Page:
Judge Postpones Decision on Dropping 3 Counts Against Kraft

Times Staff Writer

The trial judge deferred a decision Friday on a defense request to dismiss three of the 16 Orange County murder counts against Randy Steven Kraft, whose attorneys claimed the evidence for those charges has been lost.

But Superior Court Judge Donald A. McCartin did warn Kraft attorneys that for at least one of the three charges against their client, their argument “doesn’t do that much for me.”

Kraft, 43, is charged with killing 16 young men in Orange County between 1972 and 1983. He is linked by prosecutors to a total of 45 murders, and many of those may be used as evidence in a separate penalty phase if he is convicted.

Prosecutors acknowledge that some evidence involving three of the 16 counts was destroyed inadvertently in police investigations. But they contend the error is not significant and should not affect the trial.


The evidence in question involves the bodies of three victims: Wyatt Loggins, 19; Keith Arthur Klingbeil, 23, and Edward Daniel Moore, 20.

Loggins’ badly decomposed body was found Sept. 3, 1980, in a green plastic bag in El Toro. He had been missing about two weeks.

A criminalist placed the body bag and some other evidence on a roof to dry because of the odor, and a rainstorm destroyed it. The defense says it might have gleaned information from the bag that might have pointed to another suspect.

But prosecutors consider the Loggins slaying one of its strongest counts against Kraft. Pictures of Loggins in nude poses, in which he appears dead, were found in Kraft’s car.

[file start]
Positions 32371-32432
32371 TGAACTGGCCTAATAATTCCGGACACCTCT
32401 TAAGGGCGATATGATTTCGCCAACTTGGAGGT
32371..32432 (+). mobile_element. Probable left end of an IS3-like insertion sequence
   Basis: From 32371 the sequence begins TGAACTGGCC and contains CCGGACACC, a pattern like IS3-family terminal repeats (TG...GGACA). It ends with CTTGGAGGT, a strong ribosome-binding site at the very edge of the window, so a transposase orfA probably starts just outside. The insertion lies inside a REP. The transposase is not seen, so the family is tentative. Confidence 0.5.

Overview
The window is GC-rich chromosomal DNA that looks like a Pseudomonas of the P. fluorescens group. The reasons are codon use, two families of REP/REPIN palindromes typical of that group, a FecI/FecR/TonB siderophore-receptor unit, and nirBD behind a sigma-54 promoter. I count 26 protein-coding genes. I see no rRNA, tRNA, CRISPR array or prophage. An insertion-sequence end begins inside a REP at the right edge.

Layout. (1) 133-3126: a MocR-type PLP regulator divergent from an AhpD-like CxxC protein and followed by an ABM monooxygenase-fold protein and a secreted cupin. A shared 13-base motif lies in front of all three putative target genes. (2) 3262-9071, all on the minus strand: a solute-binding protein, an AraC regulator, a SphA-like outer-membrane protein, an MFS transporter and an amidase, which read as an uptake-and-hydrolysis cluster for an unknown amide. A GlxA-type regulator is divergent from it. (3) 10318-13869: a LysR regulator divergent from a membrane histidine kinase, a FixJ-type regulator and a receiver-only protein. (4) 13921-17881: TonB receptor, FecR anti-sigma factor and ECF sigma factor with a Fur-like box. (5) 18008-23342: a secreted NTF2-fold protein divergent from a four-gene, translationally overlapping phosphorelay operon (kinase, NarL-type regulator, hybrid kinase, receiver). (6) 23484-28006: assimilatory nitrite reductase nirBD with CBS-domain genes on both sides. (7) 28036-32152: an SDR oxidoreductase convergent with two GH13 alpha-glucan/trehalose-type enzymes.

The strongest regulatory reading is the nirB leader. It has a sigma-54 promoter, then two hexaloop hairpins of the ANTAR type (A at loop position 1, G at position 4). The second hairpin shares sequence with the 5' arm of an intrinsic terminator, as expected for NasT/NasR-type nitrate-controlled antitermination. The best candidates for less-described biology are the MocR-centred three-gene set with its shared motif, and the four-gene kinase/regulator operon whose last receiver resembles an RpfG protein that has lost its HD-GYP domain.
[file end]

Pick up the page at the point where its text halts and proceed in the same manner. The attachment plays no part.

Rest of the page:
Edward Daniel Moore’s body was found Dec. 26, 1972, in Seal Beach. Physical evidence from Moore’s body was destroyed four years later, when a police official erroneously believed the statute of limitations had run out.

The defense claims that information is critical in defending Kraft. But prosecutors contend it is not significant in light of other evidence.

Klingbeil’s body was found in Mission Viejo on the San Diego Freeway on July 6, 1978. Evidence from his case, including matchbooks, blood samples, and two hair samples, was inadvertently destroyed.

The defense contends that those hair samples may have come from another suspect. But the judge responded that even if the defense could show the two hairs were not Kraft’s, it wouldn’t prove anything.

The judge went on to say that their argument “doesn’t do that much for me.”

The defense asked the judge to make a decision now, after the first week of testimony in the trial. Kraft attorney William J. Kopeny argued that whatever the judge decides will affect defense tactics the rest of the way. But the judge disagreed and said he would probably decide after hearing the prosecution’s case.